Global, multicentre, non-interventional study to assess long-term outcomes in kidney transplant recipients converting from twice-daily, immediate-release tacrolimus to once-daily, prolonged-release tacrolimus: 4-year interim analysis of the CHORUS study
Nassim Kamar1, László Kóbori2, Swapneel Anaokar3, Martin Blogg3.
1Department of Nephrology and Organ Transplantation, CHU Rangueil, Toulouse, France; 2Department of Transplantation and Surgery, Semmelweis University, Budapest, Hungary; 3Astellas Pharma Europe, Ltd, Addlestone, United Kingdom
The CHORUS Study.
Introduction: Potential benefits of converting from twice-daily, immediate-release tacrolimus (IRT) formulations to once-daily, prolonged-release tacrolimus (PRT) include improved medication adherence, decreased variability in tacrolimus exposure and more stable renal function. This study was undertaken to assess long-term outcomes in kidney transplant recipients (KTRs) over 5 years following conversion from IRT to PRT under routine practice conditions. We present an interim analysis with 4 years of follow up.
Materials and Methods: This was a multicentre, non-interventional study (NCT02555787) in adult KTRs converting from IRT to PRT (Advagraf®, Astellas Pharma Europe, Ltd). The primary endpoint was change in renal function (eGFR, calculated by Modified Diet in Renal Disease 4). Secondary assessments included tacrolimus dose and trough levels, Kaplan–Meier estimated rates of biopsy-confirmed acute rejection (BCAR)-free, graft and patient survival, emergence of donor-specific antibodies (DSA) and safety. Patients were grouped by time of conversion post-transplant (early, ≤6 months; late, >6 months).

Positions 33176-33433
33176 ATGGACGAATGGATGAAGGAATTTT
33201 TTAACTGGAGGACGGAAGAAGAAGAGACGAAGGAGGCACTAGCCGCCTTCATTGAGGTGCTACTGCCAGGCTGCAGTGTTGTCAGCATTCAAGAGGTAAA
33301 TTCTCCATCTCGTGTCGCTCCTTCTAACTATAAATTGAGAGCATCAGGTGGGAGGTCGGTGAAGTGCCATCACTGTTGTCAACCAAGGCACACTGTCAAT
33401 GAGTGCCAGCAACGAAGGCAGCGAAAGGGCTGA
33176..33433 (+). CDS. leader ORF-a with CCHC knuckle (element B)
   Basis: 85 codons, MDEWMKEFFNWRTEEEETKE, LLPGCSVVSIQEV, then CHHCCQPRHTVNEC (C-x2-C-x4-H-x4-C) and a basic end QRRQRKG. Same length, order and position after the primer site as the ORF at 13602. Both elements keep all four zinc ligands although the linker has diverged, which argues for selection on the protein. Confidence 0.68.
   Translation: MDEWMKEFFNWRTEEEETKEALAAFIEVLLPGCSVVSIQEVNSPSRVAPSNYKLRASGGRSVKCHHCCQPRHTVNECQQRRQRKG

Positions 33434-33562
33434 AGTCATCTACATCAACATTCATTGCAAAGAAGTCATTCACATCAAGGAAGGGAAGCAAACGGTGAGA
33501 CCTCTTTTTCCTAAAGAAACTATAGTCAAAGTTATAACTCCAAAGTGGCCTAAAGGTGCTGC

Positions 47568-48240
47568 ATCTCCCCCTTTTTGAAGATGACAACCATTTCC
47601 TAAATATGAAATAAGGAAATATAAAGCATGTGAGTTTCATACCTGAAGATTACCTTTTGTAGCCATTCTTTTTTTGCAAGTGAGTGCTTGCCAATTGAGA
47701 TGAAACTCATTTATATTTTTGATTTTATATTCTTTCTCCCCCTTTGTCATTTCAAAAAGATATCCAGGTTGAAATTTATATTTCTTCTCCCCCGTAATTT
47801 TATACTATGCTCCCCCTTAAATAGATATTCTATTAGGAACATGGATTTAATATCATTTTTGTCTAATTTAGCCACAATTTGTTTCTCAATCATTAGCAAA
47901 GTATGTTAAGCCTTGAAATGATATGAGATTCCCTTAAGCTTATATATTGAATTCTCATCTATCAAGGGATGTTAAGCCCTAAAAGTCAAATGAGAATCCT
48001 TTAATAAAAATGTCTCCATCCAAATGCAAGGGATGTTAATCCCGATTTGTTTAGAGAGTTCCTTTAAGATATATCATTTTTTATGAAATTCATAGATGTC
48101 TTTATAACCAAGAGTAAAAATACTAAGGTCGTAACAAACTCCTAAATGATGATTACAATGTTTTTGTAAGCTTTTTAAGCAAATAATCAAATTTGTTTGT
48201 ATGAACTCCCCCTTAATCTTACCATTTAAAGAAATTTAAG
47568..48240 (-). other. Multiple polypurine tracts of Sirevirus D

Results: Overall, 4372 KTRs were enrolled; 4104 formed the full analysis set (early converters, 1092; late converters, 3012). Baseline characteristics were similar between groups; overall, mean (standard deviation) age was 51.0 (13.3) years. Mean time from transplantation to conversion was 2.3 (1.7) months for early converters vs 64.6 (59.4) months for late converters. Mean PRT dose was 7.02 (4.08) vs 3.91 (2.47) mg/day at conversion and 3.94 (2.18) vs 3.90 (2.29) mg/day at 48 months after conversion, in early vs late converters, respectively (Table 1).
Respective mean duration of PRT treatment was 776.0 (323.6) vs 915.0 (335.1) days. Mean tacrolimus trough levels were 9.15 (3.26) vs 6.57 (2.58) ng/mL at conversion and 6.43 (1.82) vs 6.10 (1.77) ng/mL at 48 months, in the two groups, respectively. Mean change in eGFR from time of conversion to 48 months post-conversion was +4.26 (15.39) mL/min/1.73m2 in early converters vs −3.66 (15.34) mL/min/1.73m2 in late converters (Fig. 1).
Kaplan–Meier estimated BCAR-free survival, graft survival and patient survival rates were similar between the two groups at 48 months post-transplant (Table 2).
Among patients with data (the majority had missing DSA data), the proportion with DSA before or at conversion was 15.2% in early converters vs 19.7% in late converters; proportions with DSA on at least one post-conversion assessment were 25.7% vs 24.4%. Adverse events (enrolled-patient set) were reported by 67.9% of early (n=1252) vs 55.9% of late (n=3120) converters (considered treatment-related in 20.0% vs 12.5%); incidences of treatment-related serious adverse events were 9.9% vs 5.6%.
Conclusion: Consistent outcomes were observed in this interim analysis of a large population of KTRs at 4 years of follow up after conversion from IRT to PRT. Relevant clinical differences will be assessed at the end of the study.
Astellas Pharma Europe Ltd.
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